Scope of duty and recovery of losses
A structural engineering designer is not under any duty to avoid or prevent damage to the reputation of a developer.
In the recent preliminary hearing of BDW Trading Limited v URS Corporation Limited  EWHC 2796 (TCC), the Court outlined the scope of duty owed to the developer and the types of recoverable losses available.
In the case, BDW Trading Limited ("BDW") as owner and developer brought a claim in tort against URS Corporation Limited ("URS") claiming negligent design that caused serious structural defects, some of which presented serious health and safety risks. BDW claimed significant loss as a result of this negligence claiming for costs of remedial work as well as reputational losses.
The argument put forward by URS was that as the structural flaws were discovered in 2019 (the buildings having been built in 2005), even if URS was negligent and caused the defects, it cannot be liable to BDW for the losses claimed as a matter of law due to the fact that BDW no longer owned the buildings when the defects were discovered. It also argued that BDW did not mitigate their losses and could have raised a full limitation defence to any claims by the current owners against it.
The existence of the defects, their severity and causation were all assumed and not in contention. The hearing focused on two main questions (i) did the scope of URS' duties extend to the alleged losses? And (ii) could BDW's alleged losses be recovered in principle as a matter of law in tort?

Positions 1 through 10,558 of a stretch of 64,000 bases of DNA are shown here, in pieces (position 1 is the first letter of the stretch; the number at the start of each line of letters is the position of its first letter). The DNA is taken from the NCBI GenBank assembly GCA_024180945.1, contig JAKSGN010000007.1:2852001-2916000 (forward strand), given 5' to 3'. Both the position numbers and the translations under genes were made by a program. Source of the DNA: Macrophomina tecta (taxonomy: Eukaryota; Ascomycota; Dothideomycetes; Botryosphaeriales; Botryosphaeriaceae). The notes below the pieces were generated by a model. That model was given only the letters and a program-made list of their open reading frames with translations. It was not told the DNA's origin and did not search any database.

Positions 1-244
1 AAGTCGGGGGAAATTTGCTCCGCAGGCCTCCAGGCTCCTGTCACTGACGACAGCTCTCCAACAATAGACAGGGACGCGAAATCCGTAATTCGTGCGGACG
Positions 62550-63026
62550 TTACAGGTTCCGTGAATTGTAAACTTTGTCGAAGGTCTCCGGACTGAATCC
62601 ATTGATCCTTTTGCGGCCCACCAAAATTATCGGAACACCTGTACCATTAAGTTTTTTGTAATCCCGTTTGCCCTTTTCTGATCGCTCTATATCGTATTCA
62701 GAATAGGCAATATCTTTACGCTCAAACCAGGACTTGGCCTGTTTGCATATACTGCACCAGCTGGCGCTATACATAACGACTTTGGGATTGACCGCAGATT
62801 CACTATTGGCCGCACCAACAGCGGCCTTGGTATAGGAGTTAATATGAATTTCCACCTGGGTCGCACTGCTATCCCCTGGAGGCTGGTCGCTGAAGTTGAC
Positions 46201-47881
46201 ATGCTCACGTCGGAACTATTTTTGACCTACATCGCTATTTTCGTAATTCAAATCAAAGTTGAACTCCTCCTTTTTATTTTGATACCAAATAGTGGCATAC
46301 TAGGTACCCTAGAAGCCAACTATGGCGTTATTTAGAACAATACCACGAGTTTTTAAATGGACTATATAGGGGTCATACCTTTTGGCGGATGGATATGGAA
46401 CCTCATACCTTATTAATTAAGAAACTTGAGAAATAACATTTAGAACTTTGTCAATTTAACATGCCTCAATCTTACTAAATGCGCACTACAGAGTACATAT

Following Manchester Building Society v Grant Thornton  UKSC 20 the court stated that the question was one of whether the loss claimed fell within the risk of harm to the claimant, against which the law imposes a duty on the defendant to take care (It should be noted that the court held that the answer differs between the two separate categories of loss.)
The court held that in terms of the reputational damage losses, URS, or any structural engineering designer generally, is not under a duty to prevent this type of loss (damage to reputation). The court found that to do so would be an unwarranted extension of an engineer’s scope of duty and one that could potentially be extraordinarily wide in its breadth. The court further highlighted concerns regarding the potential impact upon obtaining insurance owing to the difficulties in quantification and the uncertainties of potential future losses. However, the category of conventional losses, including the economic loss of investigation, and temporary and permanent remedial works costs, could be included within the type of harm against which an engineer should take care and therefore was within URS' scope of duty. The court also confirmed that these conventional heads of loss were not too remote to be irrecoverable as a matter of law.
The Court was not prepared to decide questions of factual causation or mitigation of loss at this stage leaving these fact sensitive issues for full trial where It is likely that URS will try to argue that BDW’s own decisions and actions including their alleged failure to mitigate its losses contributed to their conventional losses.